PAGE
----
Branagh and Allen Click in Making of 'Celebrity'

Detroit News, November 20 1998
by Susan Stark

English actor Kenneth Branagh says he was driven to please Woody Allen.

NEW YORK -- Now here's Kenneth Branagh, who made his name on screen with Shakespeare's Henry V, waving around his hands, rolling his eyes and speaking a particular brand of New Yorkese heavily punctuated with "ums" and "uhs" and hesitations galore.

The movie is Woody Allen's newly opened Celebrity, a seriocomic meditation on fame in the '90s. Allen simply directs. He has no role in the film.

The role that you'd expect him to play, that of a neurotic New York writer looking for love in all the wrong places, is in fact played by Kenneth Branagh. Make that Kenneth Branagh, of all people.

He's the first actor ever to stand in Woody's shoes on screen and, frankly, the choice couldn't be more surprising: A hail, hearty, handsome young English actor with a heavy Shakespearean pedigree doing duty for Woody's increasingly frail-looking, archetypal New York neurotic?

Why Branagh?

'Cause I've been a great fan of his for years," Allen says without hesitation.

"But I had no idea if he could do an American accent."

He can, of course. His classical training in English theater would seem to assure that. But Allen, who these days looks even more fragile in person than he does on screen, calls himself "very, very lucky" that Branagh came through for him.

He also says he could never, ever have played the role himself.     How come? Branagh's perpetually angst-ridden, lovelorn character is a variation on themes Woody's persona has explored on screen for more than a quarter century.

"I could never have played this part because I wrote it for a more attractive person," Allen says.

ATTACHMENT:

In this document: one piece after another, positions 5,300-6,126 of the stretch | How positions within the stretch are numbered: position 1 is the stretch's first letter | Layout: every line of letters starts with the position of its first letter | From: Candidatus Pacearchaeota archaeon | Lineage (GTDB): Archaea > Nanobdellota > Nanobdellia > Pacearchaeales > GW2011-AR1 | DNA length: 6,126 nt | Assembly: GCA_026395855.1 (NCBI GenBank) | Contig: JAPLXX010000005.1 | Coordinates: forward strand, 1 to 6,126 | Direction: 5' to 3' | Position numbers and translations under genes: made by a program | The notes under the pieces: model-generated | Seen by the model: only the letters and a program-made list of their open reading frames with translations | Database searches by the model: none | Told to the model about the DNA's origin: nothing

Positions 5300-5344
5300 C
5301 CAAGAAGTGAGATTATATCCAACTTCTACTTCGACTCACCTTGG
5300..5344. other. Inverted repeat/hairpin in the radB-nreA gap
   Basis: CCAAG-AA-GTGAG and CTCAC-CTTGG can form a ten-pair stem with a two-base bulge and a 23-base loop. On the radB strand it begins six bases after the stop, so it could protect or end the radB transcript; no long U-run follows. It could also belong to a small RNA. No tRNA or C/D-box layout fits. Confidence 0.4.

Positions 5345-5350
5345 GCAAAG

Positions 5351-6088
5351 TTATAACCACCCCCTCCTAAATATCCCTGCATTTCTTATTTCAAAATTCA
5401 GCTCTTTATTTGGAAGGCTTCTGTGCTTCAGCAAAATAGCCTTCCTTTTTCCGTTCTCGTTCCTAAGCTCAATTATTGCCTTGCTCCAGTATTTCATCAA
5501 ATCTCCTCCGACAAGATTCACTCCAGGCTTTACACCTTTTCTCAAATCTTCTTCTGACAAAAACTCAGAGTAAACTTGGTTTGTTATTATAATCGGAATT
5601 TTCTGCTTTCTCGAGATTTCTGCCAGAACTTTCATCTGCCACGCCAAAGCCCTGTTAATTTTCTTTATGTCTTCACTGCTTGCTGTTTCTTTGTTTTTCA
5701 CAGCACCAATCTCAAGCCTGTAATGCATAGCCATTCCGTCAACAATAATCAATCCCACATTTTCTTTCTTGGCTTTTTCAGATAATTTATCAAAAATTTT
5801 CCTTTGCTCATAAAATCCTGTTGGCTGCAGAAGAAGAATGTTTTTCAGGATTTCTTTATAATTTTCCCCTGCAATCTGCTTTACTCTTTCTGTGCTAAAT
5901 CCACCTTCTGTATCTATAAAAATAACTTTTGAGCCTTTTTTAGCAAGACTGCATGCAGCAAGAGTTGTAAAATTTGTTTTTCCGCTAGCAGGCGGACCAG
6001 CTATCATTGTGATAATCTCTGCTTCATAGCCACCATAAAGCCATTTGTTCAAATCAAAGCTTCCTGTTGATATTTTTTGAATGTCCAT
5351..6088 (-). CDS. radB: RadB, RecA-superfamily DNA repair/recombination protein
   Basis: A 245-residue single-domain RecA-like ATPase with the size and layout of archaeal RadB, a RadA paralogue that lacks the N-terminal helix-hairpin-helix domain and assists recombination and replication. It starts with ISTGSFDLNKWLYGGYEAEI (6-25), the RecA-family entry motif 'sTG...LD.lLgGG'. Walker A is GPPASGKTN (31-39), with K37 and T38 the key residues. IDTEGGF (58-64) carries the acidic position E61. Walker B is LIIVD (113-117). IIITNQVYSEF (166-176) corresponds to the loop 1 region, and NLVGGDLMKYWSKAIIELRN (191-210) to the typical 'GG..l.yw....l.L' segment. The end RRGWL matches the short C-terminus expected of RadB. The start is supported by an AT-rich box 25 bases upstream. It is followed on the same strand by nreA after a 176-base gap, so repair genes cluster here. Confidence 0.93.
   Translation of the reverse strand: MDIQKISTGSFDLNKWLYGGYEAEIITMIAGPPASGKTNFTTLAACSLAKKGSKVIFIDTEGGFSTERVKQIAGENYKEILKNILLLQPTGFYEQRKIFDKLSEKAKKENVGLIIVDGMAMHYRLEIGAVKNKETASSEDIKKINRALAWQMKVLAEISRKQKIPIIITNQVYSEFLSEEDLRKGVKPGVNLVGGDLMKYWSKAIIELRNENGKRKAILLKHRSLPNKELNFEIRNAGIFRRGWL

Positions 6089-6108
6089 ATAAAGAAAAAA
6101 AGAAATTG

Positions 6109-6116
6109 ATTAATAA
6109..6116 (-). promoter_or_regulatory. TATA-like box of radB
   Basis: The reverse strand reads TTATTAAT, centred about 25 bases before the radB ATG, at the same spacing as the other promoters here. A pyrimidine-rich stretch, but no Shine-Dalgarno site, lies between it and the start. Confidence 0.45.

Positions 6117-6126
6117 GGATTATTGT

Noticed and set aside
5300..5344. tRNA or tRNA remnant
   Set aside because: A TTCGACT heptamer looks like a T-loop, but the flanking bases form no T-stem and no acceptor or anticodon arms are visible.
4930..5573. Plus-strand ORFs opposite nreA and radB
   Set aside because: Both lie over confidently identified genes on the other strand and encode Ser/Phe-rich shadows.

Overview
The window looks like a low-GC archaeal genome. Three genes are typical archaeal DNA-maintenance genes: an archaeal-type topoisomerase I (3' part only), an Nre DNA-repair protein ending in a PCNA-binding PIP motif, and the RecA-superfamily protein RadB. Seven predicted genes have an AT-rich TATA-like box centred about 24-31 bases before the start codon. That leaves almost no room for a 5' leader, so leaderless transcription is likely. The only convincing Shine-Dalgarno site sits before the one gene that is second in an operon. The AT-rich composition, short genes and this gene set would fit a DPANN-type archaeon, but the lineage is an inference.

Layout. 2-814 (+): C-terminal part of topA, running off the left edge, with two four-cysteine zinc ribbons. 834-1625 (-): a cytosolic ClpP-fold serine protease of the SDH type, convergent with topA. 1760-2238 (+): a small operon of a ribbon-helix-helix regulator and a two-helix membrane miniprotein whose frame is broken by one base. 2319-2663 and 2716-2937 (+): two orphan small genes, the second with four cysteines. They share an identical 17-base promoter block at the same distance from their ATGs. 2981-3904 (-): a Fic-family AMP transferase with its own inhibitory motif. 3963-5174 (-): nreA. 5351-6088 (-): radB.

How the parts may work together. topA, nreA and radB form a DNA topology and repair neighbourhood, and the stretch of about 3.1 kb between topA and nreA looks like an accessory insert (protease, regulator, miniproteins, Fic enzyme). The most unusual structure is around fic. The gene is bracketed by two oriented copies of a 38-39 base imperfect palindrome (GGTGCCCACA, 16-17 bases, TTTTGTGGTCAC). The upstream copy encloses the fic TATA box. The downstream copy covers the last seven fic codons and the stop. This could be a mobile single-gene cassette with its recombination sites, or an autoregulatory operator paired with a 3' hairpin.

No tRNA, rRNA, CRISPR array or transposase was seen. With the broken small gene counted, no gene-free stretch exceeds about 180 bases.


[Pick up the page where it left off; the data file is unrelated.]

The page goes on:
"In writing, I thought of Alec Baldwin: An attractive man who was a loser.

"Branagh played it that way, and I guess that kept him interested through the 10 or 12 weeks we shot.

"I would never interfere with what made him happy."

For his part, Branagh says his only goal in the work on Celebrity was to keep Allen happy.

"When I first read the script, I thought, 'Christ, this is very bleak,' says Branagh.

"I asked him why he cast me. I think he prefers not to act in his own films at this point. And also, the bleak-sad side of Woody is something that he feels the audience doesn't want to see, won't accept. I think maybe he cast me because he thinks the audience will accept that from another, not-funny Woody."

At one point in the picture, Branagh's frenzied, scattered writer is chasing Leonardo DiCaprio's spoiled, self-indulgent superstar in the hope of selling a script.

Branagh and DiCaprio wind up in a jumbo Las Vegas hotel bed together, along with a pair of babes rented for the night. You get the sense that the scene could go anywhere, but as it turns out, the guys stick to their basic, heterosexual turf.

Which makes it impossible to ask Branagh how it was to kiss Leonardo DiCaprio.

Mention that and Branagh guffaws.

"I thought for a second it might happen," he quips.

More seriously, Branagh says he jumped at the chance to work with Allen.

"I'm in awe of him as an artist," the actor allows, "so I was ready to do exactly what he wanted me to do.

"This character has been in his films for a long time now: anxious, funny, hypocondriacal. Actually Woody's the most hypocondriacal man I've ever met.

"But we didn't really ever discuss the character, not up front.

"He sent me the script. Six months later we had a conversation on the set. I suggested that the character should wear jeans, which would be something extraordinary in ... (Woody's) world of corduroy. There was a two- or three-day drama on that.

"Then I overheard Woody say to someone, 'But I would never wear jeans.' "

Take a guess: Does Branagh wear jeans in this movie or not?

Branagh, the Brit who stands in for Woody in Celebrity, gave it his best shot -- and a considerable shot that is. Finally, though, just as Allen says he wanted to make his leading man happy, his leading man only tried to return the favor.

"I just wanted to try and get it right for him," Branagh says simply. "Even the neurotic, twitchy, obsequious, dignity-out-the-window bits."

Odd choices, great talents. Now you can see for yourself if it works.

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